Extraordinary bundle of contradictions

EducationWorld September 2018 | Education World Expert Comment

Vidiadhar Surajprasad Naipaul, who passed away recently in London at the age of 85, was one of the most insightful, even if most controversial, writers of our time. A high-caste Brahmin descended from indentured labourers who had migrated from eastern Uttar Pradesh to Trinidad in the West Indies, Naipaul experienced a hard childhood until he won a scholarship to Oxford University, UK. Although he hated Oxford, he made England his home after graduating with a degree in English literature. But he never felt at home there. His rootlessness bothered and perhaps even agonised him, but it also prompted his development into an extraordinary writer of great acuity and perspicacity. As an outsider he was able to observe and analyse societies, especially third world countries, with rare, penetrating insights. What he witnessed and conveyed in his writing upset and offended many people. But he believed in telling the truth as he saw it, uncaring of consequences.

Naipaul was never politically correct. Throughout his life, he insisted on describing Africans and African-Americans as Negros. He boldly remarked that Africa and its people had no future. “Africans need to be kicked, that’s the only thing they understand,” he once wrote. Likewise, mocking Indian women who wear bindis on their forehead, he said it signalled “I have nothing in my head”. He also described the notorious fatwa of Iran’s Ayatollah Khomeini on Indian-origin writer Salman Rushdie for penning The Satanic Verses (1988) as “an extreme form of literary criticism”.

His first book on India, An Area of Darkness (1964), an unsparing critique of socialist Nehruvian India, was banned by the government. In this book, he detailed a morning train journey, during which he witnessed people openly defecating beside railway tracks, without bothering to conceal themselves. Naipaul was aware that the raw truth can be hurtful, but he believed it needed to be told regardless of outcomes. He was repelled by much of what he saw in India, its squalor, corruption and pervasive poverty. The irony is that when he visited India for the first time in 1964, he was full of curiosity and eager to learn more about the land of his forefathers. I suspect he half thought that he might settle down in India to become more ‘rooted’. Fortunately, he did not and the world of letters and literature is richer for it. In 2001, he was awarded the Nobel Prize for literature.

His 30 books comprised memoirs, travelogues, novels and history. An Area of Darkness was followed by two more books recording his impressions of India — India: A Wounded Civilization (1977) and India: A Million Mutinies Now (1990). While Wounded Civilization was almost as scathing as An Area of Darkness, Million Mutinies was surprisingly mellow, even optimistic about India. After these books, Naipaul turned his severe gaze on militant Islam. His two frank and forthright books Among the Believers (1981) and Beyond Belief: Fact or Fiction (1997), outraged most of the Islamic world. Writing on the export of militant Wahhabi Islam fuelled by the petrodollars of Saudi Arabia, Naipaul wrote: “Islam has had a calamitous effect on converted peoples. To be converted, you have to destroy your past, destroy your history. You have to stamp on it, you have to say ‘my ancestral culture does not exist, it doesn’t matter’.” More controversially, his comment that the destruction of the Babri Masjid in Ayodhya in 1992 was a “reordering of history” cheered India’s Hindutva militants. Never sparing, Naipaul said that as Muslim conquerors had destroyed many Hindu temples, the vandalisation of the Babri Masjid was overdue payback.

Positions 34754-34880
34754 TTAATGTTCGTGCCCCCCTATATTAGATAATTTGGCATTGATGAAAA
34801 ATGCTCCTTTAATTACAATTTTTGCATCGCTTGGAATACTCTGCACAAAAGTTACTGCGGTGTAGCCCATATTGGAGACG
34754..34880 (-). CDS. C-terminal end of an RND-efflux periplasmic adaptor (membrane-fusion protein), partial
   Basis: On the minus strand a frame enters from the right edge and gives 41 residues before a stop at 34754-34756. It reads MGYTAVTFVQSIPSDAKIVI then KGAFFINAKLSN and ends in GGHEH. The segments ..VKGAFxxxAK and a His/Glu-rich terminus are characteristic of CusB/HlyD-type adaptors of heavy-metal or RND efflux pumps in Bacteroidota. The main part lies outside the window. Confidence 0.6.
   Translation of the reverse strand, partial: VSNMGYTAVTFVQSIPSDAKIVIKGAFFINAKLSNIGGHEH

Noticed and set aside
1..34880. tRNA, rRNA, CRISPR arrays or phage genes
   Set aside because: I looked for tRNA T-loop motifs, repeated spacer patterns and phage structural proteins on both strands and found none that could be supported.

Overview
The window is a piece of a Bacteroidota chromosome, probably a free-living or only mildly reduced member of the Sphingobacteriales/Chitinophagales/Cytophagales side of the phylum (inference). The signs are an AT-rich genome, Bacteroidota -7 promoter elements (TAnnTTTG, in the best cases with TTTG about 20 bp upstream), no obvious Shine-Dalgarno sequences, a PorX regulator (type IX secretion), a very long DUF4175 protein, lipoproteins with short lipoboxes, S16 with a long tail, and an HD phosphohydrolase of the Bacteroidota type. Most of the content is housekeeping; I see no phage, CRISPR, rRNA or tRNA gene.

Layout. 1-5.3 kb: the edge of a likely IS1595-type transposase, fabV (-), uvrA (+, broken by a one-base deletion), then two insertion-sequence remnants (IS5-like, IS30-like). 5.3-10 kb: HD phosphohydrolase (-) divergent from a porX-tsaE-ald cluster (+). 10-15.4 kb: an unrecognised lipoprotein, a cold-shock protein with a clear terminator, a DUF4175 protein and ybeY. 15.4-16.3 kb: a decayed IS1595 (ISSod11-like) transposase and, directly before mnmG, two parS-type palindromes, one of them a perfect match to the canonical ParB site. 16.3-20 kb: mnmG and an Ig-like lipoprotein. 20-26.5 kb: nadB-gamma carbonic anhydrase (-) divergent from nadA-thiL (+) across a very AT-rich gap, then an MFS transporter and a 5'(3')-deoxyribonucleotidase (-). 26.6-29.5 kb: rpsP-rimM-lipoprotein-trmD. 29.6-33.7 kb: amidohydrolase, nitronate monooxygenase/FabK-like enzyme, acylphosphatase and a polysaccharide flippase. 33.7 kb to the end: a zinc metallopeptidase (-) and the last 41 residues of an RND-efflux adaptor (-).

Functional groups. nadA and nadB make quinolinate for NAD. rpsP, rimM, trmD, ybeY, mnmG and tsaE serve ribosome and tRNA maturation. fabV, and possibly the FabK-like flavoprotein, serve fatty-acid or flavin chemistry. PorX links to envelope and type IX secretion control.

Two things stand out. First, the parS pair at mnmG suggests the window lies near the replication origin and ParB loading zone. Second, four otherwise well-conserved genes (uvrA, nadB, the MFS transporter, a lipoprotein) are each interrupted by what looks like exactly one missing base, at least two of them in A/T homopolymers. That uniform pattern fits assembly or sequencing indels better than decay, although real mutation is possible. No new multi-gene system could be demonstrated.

Nevertheless, while he prided himself on being brutally truthful, Naipaul was a bundle of contradictions. He claimed he ignored criticism, but when the late Behram Contractor, a journalist and humorist, bluntly opined that he regarded Dom Moraes as a better writer, Naipaul turned his back on him and retreated to the other end of the room in a sulk. On another occasion, at a party I hosted for him, one of my guests, a Dubai-based Indian, had never heard of him. Naipaul was enchanted and spent most of the evening talking to him!

After he was belatedly awarded the Nobel Prize for literature, I wrote an essay in which I pointed out that he had become more acceptable to the Nobel Prize committee after the terrorist strike on New York’s World Trade Centre in 2001, for his trenchant criticism of militant Islam. Evidently, Naipaul was unhappy that I made that linkage because, after a friendship of over four decades, I became persona non grata.

Was Naipaul a racist, enemy of Islam, and intolerantly right-wing, as some of his critics allege? Referring to African-Americans as Negros is hardly racism. Also, he married a Muslim. And one of his closest friends, Farrukh Dhondy, was a member of the Black Panthers and as leftist as you can possibly get without being a card carrying member of the Communist Party. My verdict is that it’s impossible to categorise V.S. Naipaul. He was too complex a personality and writer to fit into a slot. All one can say is that he has bequeathed to the world a unique legacy of work replete with marvellous insights and delightful prose.

(Rahul Singh is a former editor of the Reader’s Digest and Indian Express)

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